The Doctrine of the Church

as revealed to the Apostle Paul.
(bound with:
The Last Days of the Church
The Unity of the Spirit
with an appendix: 
Principles of Gathering)
F. G. Patterson.

"There is one body and one Spirit," Eph. 4:4

I trust the following remarks on this momentous subject may be found useful at the present time, and that an ever gracious Lord may vouchsafe His blessing on the perusal of them to many of His people, causing them to realise this most important truth, and linking their souls practically to the divine principles set forth therein.

The Lord has been most graciously working in many places in these last days. Souls have been new-born to Him and brought into the liberty of His grace through the Gospel. Souls thus set free from the bondage of sin and Satan have also found freedom from the trammels of the sects and parties in the professing church. They have, in many cases, begun to act upon their privileges and, as the disciples of old (Acts 20:7), have assembled themselves to break bread and thus show forth the groundwork of their redemption and liberty in that which calls to mind the Lord in His death. Difficulties have arisen and many have found that they still wanted a divine principle beyond this to guide them, and yet possibly feared to go deeper into these things, lest they should be led into something which perhaps they had been told to avoid. The confusion in which things are and the sad failures of ourselves and of our brethren have often been the means of driving timid souls away and causing them to shrink from inquiring more deeply into the divine principles revealed in the Word.

In such a state of things the enemy, as ever, seeks to keep the soul from learning the truths of God. Satan's successful effort at the first was to seek to blot out in practice, if he could not do so in fact, the great ever-living truth named at the head of this paper. The vessel, Paul, who communicated it to us through his inspired epistles, had to say at the close of his ministry "All they which are in Asia are turned away from me" (2 Tim. 1:15). Ephesus was the capital of that proconsular province and in it was an assembly of God, to which those high truths of the "mystery which in other ages was not made known unto the sons of men, as it is now revealed" were written. God has been pleased of His own sovereign grace to revive out of the rubbish of centuries this wondrous truth which has lain so long dormant. Many have learned it and have sought in their weakness to walk therein. They have, through evil report and good report and failings innumerable, sought, in reliance upon a gracious God, to glorify Christ in the pathway of obedience to the revealed will of God.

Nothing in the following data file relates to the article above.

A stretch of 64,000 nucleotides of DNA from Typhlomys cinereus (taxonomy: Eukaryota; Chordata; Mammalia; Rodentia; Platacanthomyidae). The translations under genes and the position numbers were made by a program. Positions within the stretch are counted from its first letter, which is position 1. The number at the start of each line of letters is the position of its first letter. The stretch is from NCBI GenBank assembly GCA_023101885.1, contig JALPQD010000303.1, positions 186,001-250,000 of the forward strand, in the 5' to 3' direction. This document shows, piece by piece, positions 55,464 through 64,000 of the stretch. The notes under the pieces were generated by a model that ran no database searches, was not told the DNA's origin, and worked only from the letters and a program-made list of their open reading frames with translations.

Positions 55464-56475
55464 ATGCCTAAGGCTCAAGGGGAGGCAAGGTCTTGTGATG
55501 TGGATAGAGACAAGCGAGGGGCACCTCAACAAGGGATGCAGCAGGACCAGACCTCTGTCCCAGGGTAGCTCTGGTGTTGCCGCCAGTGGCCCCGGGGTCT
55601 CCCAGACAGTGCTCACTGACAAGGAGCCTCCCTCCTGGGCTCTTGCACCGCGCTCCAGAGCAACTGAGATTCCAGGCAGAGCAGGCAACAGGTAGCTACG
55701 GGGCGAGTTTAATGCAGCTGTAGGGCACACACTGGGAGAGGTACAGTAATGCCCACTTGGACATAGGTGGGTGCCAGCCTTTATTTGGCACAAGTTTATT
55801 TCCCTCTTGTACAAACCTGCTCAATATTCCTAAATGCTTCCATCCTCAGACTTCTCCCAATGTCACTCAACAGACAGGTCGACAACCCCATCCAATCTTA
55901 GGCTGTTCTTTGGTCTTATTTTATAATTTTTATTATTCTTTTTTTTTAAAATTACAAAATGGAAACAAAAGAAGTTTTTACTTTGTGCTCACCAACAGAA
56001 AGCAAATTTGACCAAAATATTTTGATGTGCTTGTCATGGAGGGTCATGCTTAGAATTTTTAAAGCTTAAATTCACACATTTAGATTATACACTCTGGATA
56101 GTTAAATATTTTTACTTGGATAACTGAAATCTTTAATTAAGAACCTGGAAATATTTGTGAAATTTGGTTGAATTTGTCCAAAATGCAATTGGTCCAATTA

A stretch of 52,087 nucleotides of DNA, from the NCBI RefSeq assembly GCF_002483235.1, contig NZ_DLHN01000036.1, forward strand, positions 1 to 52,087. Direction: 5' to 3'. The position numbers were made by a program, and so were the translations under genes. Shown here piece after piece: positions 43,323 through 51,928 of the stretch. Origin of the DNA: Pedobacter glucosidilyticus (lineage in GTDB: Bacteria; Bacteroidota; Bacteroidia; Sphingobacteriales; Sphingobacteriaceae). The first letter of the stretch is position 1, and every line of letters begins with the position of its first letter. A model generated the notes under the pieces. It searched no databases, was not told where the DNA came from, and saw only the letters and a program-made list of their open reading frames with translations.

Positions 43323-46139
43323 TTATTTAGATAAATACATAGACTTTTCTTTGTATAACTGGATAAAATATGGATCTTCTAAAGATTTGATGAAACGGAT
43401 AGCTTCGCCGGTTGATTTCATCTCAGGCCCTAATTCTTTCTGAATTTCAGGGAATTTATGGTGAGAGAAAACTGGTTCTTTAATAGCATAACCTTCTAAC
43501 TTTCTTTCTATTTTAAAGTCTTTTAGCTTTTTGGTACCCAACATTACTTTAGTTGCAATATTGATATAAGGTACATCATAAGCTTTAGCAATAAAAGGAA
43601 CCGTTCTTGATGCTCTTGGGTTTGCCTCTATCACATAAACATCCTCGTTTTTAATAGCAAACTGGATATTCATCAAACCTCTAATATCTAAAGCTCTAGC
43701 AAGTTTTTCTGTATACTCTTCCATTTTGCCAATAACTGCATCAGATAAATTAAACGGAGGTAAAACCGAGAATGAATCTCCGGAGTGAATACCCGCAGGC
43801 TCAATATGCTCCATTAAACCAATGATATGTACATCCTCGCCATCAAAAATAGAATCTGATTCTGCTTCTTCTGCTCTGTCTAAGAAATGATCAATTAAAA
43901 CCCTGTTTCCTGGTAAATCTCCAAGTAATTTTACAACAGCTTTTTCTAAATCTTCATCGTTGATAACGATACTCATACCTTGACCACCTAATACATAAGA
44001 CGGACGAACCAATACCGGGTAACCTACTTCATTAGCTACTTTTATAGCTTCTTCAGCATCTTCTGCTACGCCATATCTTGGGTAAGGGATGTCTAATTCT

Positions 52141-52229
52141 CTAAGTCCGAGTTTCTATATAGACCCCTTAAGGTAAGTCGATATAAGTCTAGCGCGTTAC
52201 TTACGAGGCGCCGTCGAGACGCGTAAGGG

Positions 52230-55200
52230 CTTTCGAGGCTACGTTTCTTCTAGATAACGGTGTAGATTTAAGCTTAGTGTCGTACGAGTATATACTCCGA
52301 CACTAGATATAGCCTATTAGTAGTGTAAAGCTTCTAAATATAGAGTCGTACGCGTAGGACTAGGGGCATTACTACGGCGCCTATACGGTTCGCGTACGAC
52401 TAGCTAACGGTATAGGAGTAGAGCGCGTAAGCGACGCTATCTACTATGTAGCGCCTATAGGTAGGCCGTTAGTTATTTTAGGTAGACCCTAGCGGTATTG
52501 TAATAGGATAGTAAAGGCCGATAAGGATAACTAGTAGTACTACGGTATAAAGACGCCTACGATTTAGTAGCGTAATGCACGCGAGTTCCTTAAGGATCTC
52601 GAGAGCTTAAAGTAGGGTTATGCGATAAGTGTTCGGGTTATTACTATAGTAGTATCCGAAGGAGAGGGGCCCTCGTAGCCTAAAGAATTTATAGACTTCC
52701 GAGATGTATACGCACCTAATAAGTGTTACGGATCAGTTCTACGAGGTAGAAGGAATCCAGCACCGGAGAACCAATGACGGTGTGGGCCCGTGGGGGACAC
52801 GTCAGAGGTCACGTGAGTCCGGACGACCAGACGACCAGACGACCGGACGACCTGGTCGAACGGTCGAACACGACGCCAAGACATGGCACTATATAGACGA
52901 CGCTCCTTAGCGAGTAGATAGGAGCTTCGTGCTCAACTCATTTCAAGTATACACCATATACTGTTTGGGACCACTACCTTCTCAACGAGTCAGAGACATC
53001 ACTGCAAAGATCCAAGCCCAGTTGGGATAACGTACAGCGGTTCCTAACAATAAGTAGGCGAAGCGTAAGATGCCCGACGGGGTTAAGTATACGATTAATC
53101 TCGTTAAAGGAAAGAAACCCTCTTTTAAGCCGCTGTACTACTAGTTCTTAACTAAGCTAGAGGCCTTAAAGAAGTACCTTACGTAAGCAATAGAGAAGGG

The enemy seeks to keep the Lord's people from learning this, His leading truth for the interval or period in which we live. What then I desire is, that the eyes of my brethren's understanding be enlightened by the Spirit's teaching to discover what they really are before God, namely, members of the one body of Christ united together by one Spirit, and that they may act accordingly.

It is quite impossible that, as a Christian, I can be a mere individual at the present time. I am a member of the body of Christ as well. And while seeking as an individual servant to serve my Lord, I find I have, in common with the rest of the body, a corporate responsibility to Christ, the Head of His body, the Church. I seek not, then, to evade this responsibility by looking at the failures of others, or by finding an excuse in the truth of Christ's lordship over me as a servant.

The Epistle to the Romans is that in which the Spirit of God treats us with the most distinct individuality, first as guilty sinners and then as justified persons, justified by faith. And yet when He comes to the duties and walk which flow from our individual blessing and position, He at once turns us to our corporate responsibility, so that we cannot dissociate these things. No one can read Romans 12 without discovering this. As an individual I am exhorted to present my body a living sacrifice, my reasonable service; to be transformed by the renewing of my mind in order to prove that good and acceptable and perfect will of God. Then, as to my corporate place in the exercise of gift or otherwise, I am to exercise it with respect to the body. "For as we have many members in one body, and all members have not the same office; so we being many, are one body in Christ and every one members one of another. Having then gifts differing according to the grace that is given to us," we are to put them in exercise and use them for the benefit of the other members.

I desire that my brethren, having discovered what they are, may own the truth and carry it out practically, walking therein with those whom the Lord has called and privileged to do likewise. Of this I am persuaded, that no one ever learned a truth after a divine manner till the soul was using practically what it had learned. Then its true power has been felt; so that to talk, as many do, of the body of Christ and never to have really acted upon this truth, is but to prove that the truth has not been received into the conscience and soul, while, no doubt, enough has been seen of it to guide the steps thereinto. With this desire I pass on to my subject.

Distinctive Positions of Jews and Gentiles in Old Testament Times